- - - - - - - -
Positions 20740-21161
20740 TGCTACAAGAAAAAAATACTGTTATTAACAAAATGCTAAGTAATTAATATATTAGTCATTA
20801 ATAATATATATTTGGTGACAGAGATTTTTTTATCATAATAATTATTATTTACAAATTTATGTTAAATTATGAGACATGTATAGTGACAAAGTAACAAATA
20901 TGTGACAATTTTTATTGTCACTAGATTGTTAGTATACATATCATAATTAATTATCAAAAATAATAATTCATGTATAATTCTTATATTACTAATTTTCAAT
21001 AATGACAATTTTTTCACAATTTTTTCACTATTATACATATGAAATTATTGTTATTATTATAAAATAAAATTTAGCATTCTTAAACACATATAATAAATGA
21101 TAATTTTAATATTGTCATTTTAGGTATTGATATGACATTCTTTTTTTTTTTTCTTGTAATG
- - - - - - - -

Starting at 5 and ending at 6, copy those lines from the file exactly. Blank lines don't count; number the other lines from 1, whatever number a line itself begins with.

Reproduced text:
21001 AATGACAATTTTTTCACAATTTTTTCACTATTATACATATGAAATTATTGTTATTATTATAAAATAAAATTTAGCATTCTTAAACACATATAATAAATGA
21101 TAATTTTAATATTGTCATTTTAGGTATTGATATGACATTCTTTTTTTTTTTTCTTGTAATG